DAILY RUSHES: It's August and our blue sky is often gray with stingy clouds that don't deliver the promise of cool water on our sun-stewed heads. The triple-digit temperatures rob us of the will to work or play.
For musicians the words "work" and "play" are often synonymous--they don't want to work at playing music. The summertime blues are getting to the 1994 Tucson Area Music Award-winner in the alternative rock category, Joe Rush. The four-state tour he and his band (called, coincidentally, Joe Rush) has been canceled, taking away the opportunity to promote his two-month-old album Play and Play and Play.
The trio featuring Rush, percussionist Todd Hammes and new bassist Aaron Bonsal was scheduled to play Flagstaff, Boulder, Denver and El Paso this week. Instead, they'll bake in the Tucson oven with the rest of us.
Rush says booking tours is a time-consuming drag: Clubs are reluctant to talk to a band without a "legitimate" booking agent, and even when they finally agree to a show date they often renege later.
"Maybe 70 percent of the time, two or three weeks before the booking actually occurs, they'll back out of it," he says. "I think they just have no reason to honor their commitments to unknown bands. We have no recourse."
Rush says a short-term goal for the band is to get an agent to book their gigs. Long-term goals include getting his signature on a recording contract with a major label.
For now, Rush's partner in business and life, Pauline Young, is running a small label, Joven Records, that distributes Play and Play and Play.
"She's my wife, and we don't advertise that she's my wife, because a lot of people won't work with somebody if they know they're married to a member of the band," he says. "So I never tell people that."
Well, almost never.
Rush says his group was offered a deal by a California-based indie called Pressure Sensitive Records, but the arrangement wasn't as lucrative as he and Young would have liked.
"When Pauline figured out the math, she realized we couldn't even make our expenses back on the deal that he (the owner of Pressure Sensitive) was offering us," Rush says. "So she decided to start her own label. Our preference would definitely be, of course, to get on a label that's really in the biz and really has the network to distribute something and promote it."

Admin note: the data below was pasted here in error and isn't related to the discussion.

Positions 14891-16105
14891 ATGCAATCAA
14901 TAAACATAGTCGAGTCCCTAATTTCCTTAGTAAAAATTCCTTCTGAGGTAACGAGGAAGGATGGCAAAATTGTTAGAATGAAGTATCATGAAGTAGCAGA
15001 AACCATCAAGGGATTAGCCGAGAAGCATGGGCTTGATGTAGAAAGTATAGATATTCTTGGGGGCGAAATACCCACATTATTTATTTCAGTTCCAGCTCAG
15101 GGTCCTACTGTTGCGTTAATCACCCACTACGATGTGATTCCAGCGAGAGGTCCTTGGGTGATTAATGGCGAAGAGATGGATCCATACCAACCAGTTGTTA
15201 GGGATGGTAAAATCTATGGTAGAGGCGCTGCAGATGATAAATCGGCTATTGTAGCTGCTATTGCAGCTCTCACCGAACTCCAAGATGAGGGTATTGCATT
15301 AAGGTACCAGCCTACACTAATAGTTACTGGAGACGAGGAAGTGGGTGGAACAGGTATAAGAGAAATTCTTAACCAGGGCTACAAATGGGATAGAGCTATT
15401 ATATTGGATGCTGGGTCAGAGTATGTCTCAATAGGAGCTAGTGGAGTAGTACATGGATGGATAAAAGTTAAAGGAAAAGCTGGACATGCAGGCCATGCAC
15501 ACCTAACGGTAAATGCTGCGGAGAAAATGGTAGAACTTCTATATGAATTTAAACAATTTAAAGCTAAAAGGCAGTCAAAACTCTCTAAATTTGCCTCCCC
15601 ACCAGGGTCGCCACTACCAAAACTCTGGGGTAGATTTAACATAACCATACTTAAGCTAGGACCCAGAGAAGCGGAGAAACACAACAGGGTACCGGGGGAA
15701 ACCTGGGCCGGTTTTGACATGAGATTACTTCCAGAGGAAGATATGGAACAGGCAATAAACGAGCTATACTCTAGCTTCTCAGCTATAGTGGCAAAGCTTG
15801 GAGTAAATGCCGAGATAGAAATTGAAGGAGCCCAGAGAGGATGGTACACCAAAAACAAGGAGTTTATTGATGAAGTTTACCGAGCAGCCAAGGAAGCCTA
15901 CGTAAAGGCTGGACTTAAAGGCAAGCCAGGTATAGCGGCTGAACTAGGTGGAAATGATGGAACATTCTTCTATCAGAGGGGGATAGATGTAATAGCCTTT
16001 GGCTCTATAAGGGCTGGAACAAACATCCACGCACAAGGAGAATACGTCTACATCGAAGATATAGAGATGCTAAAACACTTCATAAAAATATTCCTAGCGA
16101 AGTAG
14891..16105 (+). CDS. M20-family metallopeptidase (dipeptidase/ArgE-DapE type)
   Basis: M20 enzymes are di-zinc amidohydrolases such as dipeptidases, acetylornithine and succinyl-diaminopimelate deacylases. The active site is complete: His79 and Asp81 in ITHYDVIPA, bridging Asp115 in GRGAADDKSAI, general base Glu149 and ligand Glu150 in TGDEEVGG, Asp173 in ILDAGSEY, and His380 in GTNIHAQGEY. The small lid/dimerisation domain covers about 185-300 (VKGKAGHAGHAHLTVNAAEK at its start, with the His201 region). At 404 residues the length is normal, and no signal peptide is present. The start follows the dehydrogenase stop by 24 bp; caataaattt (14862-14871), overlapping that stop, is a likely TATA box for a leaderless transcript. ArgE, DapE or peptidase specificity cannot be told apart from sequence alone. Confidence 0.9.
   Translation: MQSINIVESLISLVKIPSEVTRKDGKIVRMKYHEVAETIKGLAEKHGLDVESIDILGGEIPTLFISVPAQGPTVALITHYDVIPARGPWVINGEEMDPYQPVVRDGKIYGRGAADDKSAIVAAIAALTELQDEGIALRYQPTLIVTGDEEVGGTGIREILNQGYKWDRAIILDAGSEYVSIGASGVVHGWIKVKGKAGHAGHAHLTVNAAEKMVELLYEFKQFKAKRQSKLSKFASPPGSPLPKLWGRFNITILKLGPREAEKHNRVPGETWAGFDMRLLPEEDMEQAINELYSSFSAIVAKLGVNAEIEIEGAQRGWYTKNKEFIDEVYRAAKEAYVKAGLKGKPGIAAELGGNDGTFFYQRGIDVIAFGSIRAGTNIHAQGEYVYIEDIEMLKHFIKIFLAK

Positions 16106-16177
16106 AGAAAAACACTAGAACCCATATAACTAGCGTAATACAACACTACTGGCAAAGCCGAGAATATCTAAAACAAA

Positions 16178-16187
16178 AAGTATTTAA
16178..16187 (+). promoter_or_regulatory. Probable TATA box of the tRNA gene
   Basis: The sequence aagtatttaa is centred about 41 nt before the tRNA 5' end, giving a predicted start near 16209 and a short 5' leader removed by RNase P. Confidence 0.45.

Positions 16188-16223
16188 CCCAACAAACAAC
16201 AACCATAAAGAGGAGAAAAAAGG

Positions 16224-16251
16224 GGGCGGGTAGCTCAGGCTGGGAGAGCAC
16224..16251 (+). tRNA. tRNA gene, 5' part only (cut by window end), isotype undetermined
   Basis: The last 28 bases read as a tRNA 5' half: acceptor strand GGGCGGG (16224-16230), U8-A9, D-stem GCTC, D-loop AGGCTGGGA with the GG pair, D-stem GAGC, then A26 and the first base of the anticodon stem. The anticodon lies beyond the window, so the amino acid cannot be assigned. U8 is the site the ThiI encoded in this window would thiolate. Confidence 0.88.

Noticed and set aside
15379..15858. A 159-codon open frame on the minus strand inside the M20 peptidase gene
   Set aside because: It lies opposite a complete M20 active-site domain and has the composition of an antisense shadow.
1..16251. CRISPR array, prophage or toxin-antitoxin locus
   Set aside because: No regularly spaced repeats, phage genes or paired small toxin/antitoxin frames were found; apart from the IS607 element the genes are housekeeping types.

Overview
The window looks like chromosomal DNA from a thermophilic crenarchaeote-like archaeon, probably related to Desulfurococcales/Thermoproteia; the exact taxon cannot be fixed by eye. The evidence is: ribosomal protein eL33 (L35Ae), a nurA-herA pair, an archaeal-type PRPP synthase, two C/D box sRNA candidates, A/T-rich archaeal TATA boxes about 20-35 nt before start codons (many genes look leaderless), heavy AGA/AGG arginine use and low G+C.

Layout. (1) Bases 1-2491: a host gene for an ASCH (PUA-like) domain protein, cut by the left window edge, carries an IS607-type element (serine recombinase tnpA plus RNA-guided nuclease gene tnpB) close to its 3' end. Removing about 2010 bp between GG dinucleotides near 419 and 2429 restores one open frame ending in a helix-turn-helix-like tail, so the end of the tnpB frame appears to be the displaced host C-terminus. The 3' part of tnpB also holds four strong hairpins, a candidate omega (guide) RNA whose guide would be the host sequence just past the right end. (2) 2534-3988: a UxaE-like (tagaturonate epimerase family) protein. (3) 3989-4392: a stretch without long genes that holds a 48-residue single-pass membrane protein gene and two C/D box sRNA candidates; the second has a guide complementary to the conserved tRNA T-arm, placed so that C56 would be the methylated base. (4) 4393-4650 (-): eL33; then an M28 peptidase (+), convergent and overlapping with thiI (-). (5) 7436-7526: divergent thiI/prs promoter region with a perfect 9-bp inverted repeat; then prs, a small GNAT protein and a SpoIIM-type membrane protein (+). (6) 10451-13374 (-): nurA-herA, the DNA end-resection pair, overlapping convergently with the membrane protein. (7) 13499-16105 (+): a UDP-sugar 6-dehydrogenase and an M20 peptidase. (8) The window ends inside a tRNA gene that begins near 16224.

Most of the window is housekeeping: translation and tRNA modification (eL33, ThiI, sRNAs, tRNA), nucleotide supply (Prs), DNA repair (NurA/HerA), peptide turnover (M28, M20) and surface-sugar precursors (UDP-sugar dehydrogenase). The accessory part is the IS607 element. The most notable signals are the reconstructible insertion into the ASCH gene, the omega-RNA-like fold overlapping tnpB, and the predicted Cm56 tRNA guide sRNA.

The album is filled with word play and metaphysical romps. It has a fuller sound and harder pop edge than the three previous Rush releases, although it also contains folksy pop songs such as "The Blackbird and The Bluebird" and "Comfortable Rain."
Perhaps no song typifies the eclectic disc more than "Bein' Aware Can Be A Real Bore." It begins with a couple of lines sung a cappella and then grinds up the "I think, therefore I am" axiom with guitar and wit.
I wanna go back to the days before/ I ever realized there was something more, Rush sings in his urgent, slightly raspy voice. I went to college and I got a degree/ I did my best to fall asleep/ I thought about politics and philosophy/ What has been and what may be/ I read big books to free my mind/ I questioned authority of every kind... I found myself awake thinkin' all night.
Some of the things he's not lying awake thinking about are the comparisons writers scribble about his group.
"It's useless crap," he says to the laughter of Hammes. "It doesn't mean a thing. People always compare us to different things. Oh, some guy says it's like R.E.M., you know, and another person says these people sound like Springsteen. I think people compare you to what they know, not what you sound like.
"I think that what I do is just like Nirvana and just like some classical music that I listen to. To me it's all the same. If I take the exact same melody, lyrics and chord changes and I play them on an acoustic guitar--I'm a folksinger. If I take the exact same melody, lyrics, chord changes and rhythm--nothing changes--and I plug my electric guitar in and I dial the distortion knob up to 10, it sounds like Nirvana. So what's the difference there?"
Hear what Rush plays and plays and plays at Berky's On Fourth, 424 N. Fourth Ave., on Thursday, August 17.
LAST NOTES: Cool country rocker Kevin Salem plays Club Congress, 311 E. Congress, Friday, August 11. Also on the bill is Grover (see Quick Scans for a review of their new album), Paula Jean Brown, Giant Sand and Rainer. It's another indoor-outdoor combo concert at the Congo. Call 'em at 622-8848 for ticket prices.
Those denizens of drudge rock--Dokken--darken the Buena Vista Theater, 251 S. Wilmot Road, on Sunday, August 13. See B.A. Barracus' review of the new Dokken disc in Quick Scans. Call 747-1886 for ticket info.
The Little River Band celebrates their 20th anniversary by touring and playing their ancient hits: "Reminiscing," "Lady," "Lonesome Loser," "Take It Easy On Me" and "It's A Long Way There." They're at The Outback, 296 N. Stone Ave., on Monday, August 14. Call 622-4700 for more information.
Don't forget: Wednesday, August 16 is the 18th anniversary of Elvis' death on the toidy. Celebrate appropriately.
Don't forget (part two): Lollapalooza hits Sphoenixter this Saturday, August 12, at Desert Sky Pavilion. Sonic Youth, Hole, Cypress Hill, Pavement, Beck, Jesus Lizard, Hum and many others are scheduled to perform. Tickets are $31 a pop.
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